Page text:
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Archive for August 13th, 2016

 

Nature holds great many secrets, which we make use of and it can lead us for greater understanding of our place in the scheme of things. Growth rings of trees help us reconstruct climate conditions of a bygone age; marine animals like nautilus are marked similarly and shall we say we are custodians of time?  So much so we can say with the Preacher emphatically: Yes He has set eternity in our hearts! (Eccl.3:11). Our heatbeats are one way of counting it in terms of eternity. Who but a fool shall assume such a service that Nature does is to enable some fill their coffers with silver by exploiting the natural resources, and in the process make the world far less fortunate for future?

In our uniqueness we carry our condemnation that we neglected while we have had time to improve the lot of those who merited our support. Conservation is one way we point our kinship with our Maker.

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Researchers used radiocarbon dating to determine the ages of 28 of the sharks, and estimated that one female was about 400 years old. The results are published in the journal Science (science.sciencemag.org).

Lead author Julius Nielsen, a marine biologist from the University of Copenhagen, said: “We had our expectations that we were dealing with an unusual animal, but I think everyone doing this research was very surprised to learn the sharks were as old as they were.”

The team found that the sharks grow at just 1cm a year, and reach sexual maturity at about the age of 150. Greenland sharks are huge beasts, that can grow up to 5m in length.

For some fish, scientists are able to examine ear bones called otoliths, which when sectioned, show a pattern of concentric rings that scientists can count as they would the rings in a tree.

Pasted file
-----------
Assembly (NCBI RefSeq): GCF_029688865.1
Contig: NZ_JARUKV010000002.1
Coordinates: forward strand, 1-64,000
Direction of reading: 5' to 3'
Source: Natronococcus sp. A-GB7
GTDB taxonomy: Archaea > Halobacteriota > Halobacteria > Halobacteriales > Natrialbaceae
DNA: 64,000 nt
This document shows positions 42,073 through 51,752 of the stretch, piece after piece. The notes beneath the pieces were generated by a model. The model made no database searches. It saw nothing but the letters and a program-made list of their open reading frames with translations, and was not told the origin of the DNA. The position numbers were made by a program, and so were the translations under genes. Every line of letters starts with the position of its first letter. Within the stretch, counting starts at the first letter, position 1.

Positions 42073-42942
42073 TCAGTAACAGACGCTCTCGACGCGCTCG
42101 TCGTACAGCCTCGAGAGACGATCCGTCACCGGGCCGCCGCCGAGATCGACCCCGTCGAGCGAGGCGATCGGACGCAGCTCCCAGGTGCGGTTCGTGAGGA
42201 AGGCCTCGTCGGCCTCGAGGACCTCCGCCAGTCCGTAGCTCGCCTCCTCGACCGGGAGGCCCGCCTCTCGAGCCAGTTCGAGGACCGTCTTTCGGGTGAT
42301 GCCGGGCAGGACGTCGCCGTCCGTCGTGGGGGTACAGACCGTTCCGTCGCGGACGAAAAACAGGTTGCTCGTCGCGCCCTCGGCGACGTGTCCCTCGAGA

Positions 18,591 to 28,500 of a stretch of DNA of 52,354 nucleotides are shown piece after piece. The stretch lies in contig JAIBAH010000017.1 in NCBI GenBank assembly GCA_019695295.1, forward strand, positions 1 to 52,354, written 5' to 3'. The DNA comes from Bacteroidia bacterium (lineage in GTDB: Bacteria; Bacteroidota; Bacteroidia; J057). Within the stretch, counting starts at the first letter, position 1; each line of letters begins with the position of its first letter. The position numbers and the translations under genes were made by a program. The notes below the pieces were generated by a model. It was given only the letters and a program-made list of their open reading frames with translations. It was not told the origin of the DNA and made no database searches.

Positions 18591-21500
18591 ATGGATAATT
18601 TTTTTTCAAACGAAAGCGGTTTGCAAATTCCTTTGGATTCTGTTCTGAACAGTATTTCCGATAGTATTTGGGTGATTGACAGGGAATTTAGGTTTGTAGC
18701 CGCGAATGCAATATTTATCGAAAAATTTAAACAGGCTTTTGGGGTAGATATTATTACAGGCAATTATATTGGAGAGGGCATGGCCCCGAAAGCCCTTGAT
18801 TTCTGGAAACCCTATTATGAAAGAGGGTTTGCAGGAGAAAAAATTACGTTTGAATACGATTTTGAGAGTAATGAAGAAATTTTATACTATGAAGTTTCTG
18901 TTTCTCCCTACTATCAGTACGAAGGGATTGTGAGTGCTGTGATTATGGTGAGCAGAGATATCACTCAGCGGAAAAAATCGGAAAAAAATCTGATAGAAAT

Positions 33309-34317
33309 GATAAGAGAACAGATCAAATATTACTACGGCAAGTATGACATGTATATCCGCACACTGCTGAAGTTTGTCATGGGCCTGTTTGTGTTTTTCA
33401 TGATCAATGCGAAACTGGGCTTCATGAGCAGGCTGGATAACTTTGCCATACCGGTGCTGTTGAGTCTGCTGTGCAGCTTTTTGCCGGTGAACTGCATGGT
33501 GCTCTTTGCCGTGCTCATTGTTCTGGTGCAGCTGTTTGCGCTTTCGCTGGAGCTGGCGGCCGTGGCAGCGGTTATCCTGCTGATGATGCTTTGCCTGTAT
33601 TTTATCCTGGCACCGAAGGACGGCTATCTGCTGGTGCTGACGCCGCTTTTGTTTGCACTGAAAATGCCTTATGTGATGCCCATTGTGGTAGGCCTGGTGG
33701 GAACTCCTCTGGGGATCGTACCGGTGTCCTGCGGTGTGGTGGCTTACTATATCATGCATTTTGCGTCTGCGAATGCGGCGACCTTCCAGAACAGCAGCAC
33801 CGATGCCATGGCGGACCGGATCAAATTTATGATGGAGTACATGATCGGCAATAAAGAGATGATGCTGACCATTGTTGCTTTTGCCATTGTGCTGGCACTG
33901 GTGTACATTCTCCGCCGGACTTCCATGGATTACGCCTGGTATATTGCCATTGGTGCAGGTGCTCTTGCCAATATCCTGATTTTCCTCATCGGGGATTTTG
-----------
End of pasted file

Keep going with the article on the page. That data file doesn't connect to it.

Sharks are harder, but some species, such as the Great White, have calcified tissue that grows in layers on their back bones, that can also be used to age the animals.

“But the Greenland shark is a very, very soft shark – it has no hard body parts where growth layers are deposited. So it was believed that the age could not be investigated,” Mr Nielsen told the BBC

However the team found a clever way of working out the age.

“The Greenland shark’s eye lens is composed of a specialised material – and it contains proteins that are metabolically inert,” explained Mr Neilson.

“Which means after the proteins have been synthesised in the body, they are not renewed any more. So we can isolate the tissue that formed when the shark was a pup, and do radiocarbon dating.”

The team looked at 28 sharks, most of which had died after being caught in fishing nets as by-catch.

Using this technique, they established that the largest shark – a 5m-long female – was extremely ancient.

Because radiocarbon dating does not produce exact dates, they believe that she could have been as “young” as 272 or as old as 512. But she was most likely somewhere in the middle, so about 400 years old.

It means she was born between the years of 1501 and 1744, but her most likely date of birth was in the 17th century.

“Even with the lowest part of this uncertainty, 272 years, even if that is the maximum age, it should still be considered the longest-living vertebrate,” said Mr Nielsen.

Trivia:

The former vertebrate record-holder was a bowhead whale estimated to be 211 years old.

But if invertebrates are brought into the longevity competition, a 507-year-old clam called Ming holds the title of most aged animal.( ack: By Rebecca Morelle

Science Correspondent, BBC News/Aug.11, 2016)

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